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New Contributor III

Design Questions - Replacing several firewalls


Our current HQ, uses Fortigate firewalls

Situation a few months ago:

BranchA had FirewallBrandA, and connected to HQ via IPSEC VPN. Users connect to branch via FirewallBrandA VPN client

BranchB had FirewallBrandB and connected to HQ via IPSEC VPN. Users connect to branchB via FirewalBrandB VPN client


Current situation:

The 2 branches merged physically.

Each 'branch' is still using the same setup as when separated except for the internet which is now common.


Planned solution:

We are going to replace FirewallBrandA and FirewallBrandB with only one Fortigate.

Initial thought was to plug each 'branch' on a different interface and have their own rules


Q1: Do we keep 2 IPSEC VPN to HQ, or can we have only 1? Not sure if we can have 2 VPN links pointing to the same HQ IP. On the other hand, I do not know how to set up a VPN link using 2 interfaces (and rules). Is it possible and how?


Q2: what about SSLVPN: I have played on our HQ firewall with having 2 SSLPortals, with each one authenticating against a different Radius server (and having their own subnets and rules). It seems to work but looks it is flaky. Also, not sure how Fortigate decices which portal to use depending of the user.

For example, from the same https address, how can UserA be authenticated by RadiusA and then get access to BranchA and how UserB be authenticated by RadiusB and then get access to BranchB


I also looked at Vlan on Fortigate on the same interface, to connect each 'branch', but will it not be the same for Ipsec and SSLVPN?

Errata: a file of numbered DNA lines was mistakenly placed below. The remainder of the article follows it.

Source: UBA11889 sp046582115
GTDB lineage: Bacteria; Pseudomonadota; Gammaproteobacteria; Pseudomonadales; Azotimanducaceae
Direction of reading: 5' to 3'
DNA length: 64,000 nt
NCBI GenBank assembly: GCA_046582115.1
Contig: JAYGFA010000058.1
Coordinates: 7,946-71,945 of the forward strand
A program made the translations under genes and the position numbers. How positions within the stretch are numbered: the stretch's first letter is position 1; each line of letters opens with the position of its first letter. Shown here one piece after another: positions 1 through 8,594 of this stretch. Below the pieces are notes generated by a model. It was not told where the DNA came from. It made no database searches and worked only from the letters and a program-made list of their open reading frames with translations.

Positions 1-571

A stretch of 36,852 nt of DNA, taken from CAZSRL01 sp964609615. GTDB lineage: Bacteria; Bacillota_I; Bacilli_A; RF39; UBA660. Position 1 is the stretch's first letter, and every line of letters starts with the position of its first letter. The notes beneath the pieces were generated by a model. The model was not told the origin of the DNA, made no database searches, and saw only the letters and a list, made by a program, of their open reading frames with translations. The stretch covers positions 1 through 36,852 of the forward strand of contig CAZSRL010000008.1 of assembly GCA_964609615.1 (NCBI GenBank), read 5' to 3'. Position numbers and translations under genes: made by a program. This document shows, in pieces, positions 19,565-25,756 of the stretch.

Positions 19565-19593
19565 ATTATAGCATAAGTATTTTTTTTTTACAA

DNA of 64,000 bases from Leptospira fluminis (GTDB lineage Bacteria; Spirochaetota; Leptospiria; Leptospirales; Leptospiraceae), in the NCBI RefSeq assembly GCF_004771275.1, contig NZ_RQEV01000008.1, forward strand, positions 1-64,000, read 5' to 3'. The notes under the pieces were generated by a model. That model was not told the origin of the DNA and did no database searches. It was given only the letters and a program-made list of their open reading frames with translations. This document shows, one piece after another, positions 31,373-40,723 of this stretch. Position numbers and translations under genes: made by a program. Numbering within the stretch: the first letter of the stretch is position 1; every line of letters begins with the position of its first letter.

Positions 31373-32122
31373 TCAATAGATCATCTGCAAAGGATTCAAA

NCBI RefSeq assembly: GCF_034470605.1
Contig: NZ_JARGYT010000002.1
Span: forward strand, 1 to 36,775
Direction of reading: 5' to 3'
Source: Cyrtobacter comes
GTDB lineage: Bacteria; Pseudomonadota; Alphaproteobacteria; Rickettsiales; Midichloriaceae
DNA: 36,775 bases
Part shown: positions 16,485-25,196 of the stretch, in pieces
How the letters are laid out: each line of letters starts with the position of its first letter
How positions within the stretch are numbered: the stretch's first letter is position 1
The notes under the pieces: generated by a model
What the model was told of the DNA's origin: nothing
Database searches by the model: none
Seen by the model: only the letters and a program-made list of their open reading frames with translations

Any input would be greatly appreciated


Thanks in advance




Valued Contributor

Did you ever get this figured out?  It sounds to me like you need only one VPN link between HQ and new merged branch, but possibly different policies on the branch FortiGate to apply appropriately to legacy BranchA and BranchB.  This is more a matter of understanding what can be done with policies on the FortiGate than anything else super complicated.

New Contributor III


Sort of, but not tested yet. We only get the units last week and have not been able to work on it.

Found this article that might be the answer:


Will find out in a couple of weeks!



Honored Contributor

Well both is possible.


I here e.g. use two ipsecs over different wan interfaces to have redundancy. Both route the same subnet(s). Redundancy is done by priority based routing (i.e. it primary uses the tunnel that has the route with the lowest prio and if that don't work it uses the other one).

If you don't want/need redundancy you don't need two ipsec tunnels anymore.


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